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The Democratic Strategist

Political Strategy for a Permanent Democratic Majority

Political Strategy Notes

Despite gushing reports about Marco Rubio’s presidential candidate debut, like this one, somehow, his epic water-break, depicted here in slo mo, still resonates:

At The American Prospect Heather Hurlburt spotlights what may be a transformative election for American women, especially Democratic women: “The number of visible women in the pipeline behind Clinton and Warren is also unprecedented. Women hold one-third of Democratic Senate seats up for election in 2016. At least seven GOP incumbents also have potential Democratic women challengers, from party stars like Tammy Duckworth in Illinois to Michelle Nunn in Georgia or Alison Lundergan Grimes in Kentucky. Women are stacked deep in the party leadership, from established figures such as House Minority Leader Nancy Pelosi, Senator Patty Murray, and current Democratic National Committee Chair Debbie Wasserman Schultz, to potential future presidential candidates such as Senators Kirsten Gillibrand and Amy Klobuchar.”
Those who worry about the potential “age gap” between Democratic and Republican presidential candidates are probably wasting their time, according to the historical record, reports Geoffrey Skelley at Sabato’s Crystal Ball.
Nate Cohn explains “How to Read the Ups and Downs of Polling in the G.O.P. Race” and notes “…it’s better to focus on the fundamentals — whether the candidates appear to hold the support from party elites necessary to win the nomination, whether they are broadly appealing throughout the party, and whether they seem capable of building support in the early states…These factors, not their post-rollout bounces, will decide whether they can take the lead — and keep it.”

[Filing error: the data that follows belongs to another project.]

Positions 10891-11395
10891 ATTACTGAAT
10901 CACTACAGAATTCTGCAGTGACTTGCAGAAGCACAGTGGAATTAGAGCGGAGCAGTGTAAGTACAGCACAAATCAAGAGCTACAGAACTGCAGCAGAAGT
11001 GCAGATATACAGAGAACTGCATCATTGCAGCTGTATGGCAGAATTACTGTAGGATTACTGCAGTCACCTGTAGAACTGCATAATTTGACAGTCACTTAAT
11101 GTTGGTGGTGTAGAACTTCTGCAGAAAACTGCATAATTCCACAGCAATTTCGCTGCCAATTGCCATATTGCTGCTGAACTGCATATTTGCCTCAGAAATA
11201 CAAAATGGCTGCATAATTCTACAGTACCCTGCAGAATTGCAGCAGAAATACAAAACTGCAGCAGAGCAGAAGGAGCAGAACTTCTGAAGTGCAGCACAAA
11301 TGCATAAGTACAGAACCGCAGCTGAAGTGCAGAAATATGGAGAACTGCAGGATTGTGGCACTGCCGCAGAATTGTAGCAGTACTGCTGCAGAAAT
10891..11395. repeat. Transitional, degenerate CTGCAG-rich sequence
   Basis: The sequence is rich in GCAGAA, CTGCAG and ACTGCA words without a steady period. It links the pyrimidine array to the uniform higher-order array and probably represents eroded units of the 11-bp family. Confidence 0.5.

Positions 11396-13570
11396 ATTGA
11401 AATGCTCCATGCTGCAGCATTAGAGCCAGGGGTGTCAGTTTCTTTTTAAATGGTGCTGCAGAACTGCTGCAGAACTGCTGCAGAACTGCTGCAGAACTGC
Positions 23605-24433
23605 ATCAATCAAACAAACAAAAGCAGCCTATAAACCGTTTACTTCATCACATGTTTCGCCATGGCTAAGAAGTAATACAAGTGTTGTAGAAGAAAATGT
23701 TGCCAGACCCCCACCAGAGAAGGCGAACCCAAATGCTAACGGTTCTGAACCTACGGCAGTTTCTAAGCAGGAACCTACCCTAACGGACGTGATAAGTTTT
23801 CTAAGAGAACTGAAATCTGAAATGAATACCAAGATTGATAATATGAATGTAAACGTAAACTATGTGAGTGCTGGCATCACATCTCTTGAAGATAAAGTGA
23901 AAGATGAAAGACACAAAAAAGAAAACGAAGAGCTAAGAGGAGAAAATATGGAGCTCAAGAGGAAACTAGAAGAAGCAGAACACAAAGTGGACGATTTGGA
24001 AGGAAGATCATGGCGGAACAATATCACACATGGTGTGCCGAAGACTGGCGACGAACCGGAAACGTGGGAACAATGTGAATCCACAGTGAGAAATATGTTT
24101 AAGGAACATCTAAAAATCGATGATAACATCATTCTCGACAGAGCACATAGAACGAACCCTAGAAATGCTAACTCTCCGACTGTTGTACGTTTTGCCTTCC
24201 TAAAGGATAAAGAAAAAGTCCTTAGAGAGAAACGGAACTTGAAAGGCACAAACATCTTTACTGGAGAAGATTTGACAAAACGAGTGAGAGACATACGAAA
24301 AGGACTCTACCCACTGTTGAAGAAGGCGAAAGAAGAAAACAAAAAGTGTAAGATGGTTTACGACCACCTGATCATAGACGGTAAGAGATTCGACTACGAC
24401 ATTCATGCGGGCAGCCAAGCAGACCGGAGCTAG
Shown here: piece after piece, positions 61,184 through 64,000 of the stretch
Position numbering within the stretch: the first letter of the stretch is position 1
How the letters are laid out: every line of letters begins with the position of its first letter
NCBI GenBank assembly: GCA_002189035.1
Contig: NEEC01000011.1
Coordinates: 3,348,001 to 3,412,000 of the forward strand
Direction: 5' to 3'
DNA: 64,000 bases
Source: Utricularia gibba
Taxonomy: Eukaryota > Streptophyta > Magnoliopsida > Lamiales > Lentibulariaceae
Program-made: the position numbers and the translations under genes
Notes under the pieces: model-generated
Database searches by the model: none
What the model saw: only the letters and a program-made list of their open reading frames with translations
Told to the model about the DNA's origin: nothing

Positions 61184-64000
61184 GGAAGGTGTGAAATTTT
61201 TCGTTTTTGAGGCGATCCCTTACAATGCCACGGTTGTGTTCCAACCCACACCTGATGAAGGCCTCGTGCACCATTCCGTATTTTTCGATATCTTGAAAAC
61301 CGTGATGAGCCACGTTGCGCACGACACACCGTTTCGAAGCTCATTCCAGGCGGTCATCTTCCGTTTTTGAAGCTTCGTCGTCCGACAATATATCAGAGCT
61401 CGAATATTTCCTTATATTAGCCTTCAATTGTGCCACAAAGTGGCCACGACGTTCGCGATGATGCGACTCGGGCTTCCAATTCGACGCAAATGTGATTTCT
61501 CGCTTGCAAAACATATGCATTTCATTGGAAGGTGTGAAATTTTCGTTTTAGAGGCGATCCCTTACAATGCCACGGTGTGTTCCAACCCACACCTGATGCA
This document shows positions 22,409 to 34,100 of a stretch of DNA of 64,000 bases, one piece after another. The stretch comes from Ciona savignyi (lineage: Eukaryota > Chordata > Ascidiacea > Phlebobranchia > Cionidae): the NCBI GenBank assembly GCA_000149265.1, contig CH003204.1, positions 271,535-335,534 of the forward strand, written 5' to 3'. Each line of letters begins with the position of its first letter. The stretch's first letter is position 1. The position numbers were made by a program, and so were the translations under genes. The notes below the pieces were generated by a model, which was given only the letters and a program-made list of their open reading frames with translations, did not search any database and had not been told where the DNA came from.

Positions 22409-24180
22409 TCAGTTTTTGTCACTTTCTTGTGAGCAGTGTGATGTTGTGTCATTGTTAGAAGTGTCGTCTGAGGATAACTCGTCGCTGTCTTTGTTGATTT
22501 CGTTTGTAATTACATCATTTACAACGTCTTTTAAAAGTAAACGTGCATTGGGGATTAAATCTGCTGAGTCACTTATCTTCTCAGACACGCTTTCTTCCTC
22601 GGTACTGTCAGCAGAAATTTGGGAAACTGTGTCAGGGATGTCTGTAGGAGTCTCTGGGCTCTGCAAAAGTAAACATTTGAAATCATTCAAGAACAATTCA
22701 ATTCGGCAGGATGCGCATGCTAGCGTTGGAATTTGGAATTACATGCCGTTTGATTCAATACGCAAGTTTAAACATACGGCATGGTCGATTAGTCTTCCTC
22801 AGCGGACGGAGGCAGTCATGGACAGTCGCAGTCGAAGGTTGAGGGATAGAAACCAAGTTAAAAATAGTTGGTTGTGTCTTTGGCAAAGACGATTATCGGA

A former Republican Speaker of the Iowa State House, Christopher Rants, offers some unsolicited advice to Democrats: “Primaries, or internal family feuds, are never fun. But they are useful. They ensure the victor has been fully vetted, that if someone stumbles, someone else is ready to pick up the mantle, and the victor comes out with a full head of steam behind them. Democrats need a primary, not a coronation. But that is what they are set up for at the moment.” A fair point, but it should be measured against the advantages of not having a bruising primary season.
Political heir of Joe McCarthy sets new standard for arrogant hypocrisy.
At The Week Paul Waldman posts on “The absurd spectacle of the GOP’s working-class nostalgia.” Waldman notes the working-class pretensions of WI Gov. Scott Walker and other GOP presidential wannabes and explains, “There may be some small differences, but they’re all Republicans, which means they’ll advocate the same things: tax cuts (particularly on the taxes that hit the wealthiest hardest, like those on capital gains and inheritances), loosening of restrictions on Wall Street, and scaling back regulations that affect corporations.”
At the National Journal “How the Democratic and Republican Parties Have Changed, in 8 Charts” by Ronald Brownstein and Libby Isenstein indicates that Democrats’ attitudes have become more liberal and substantially more favorable toward immigrants.
Twerkage, GOP style.

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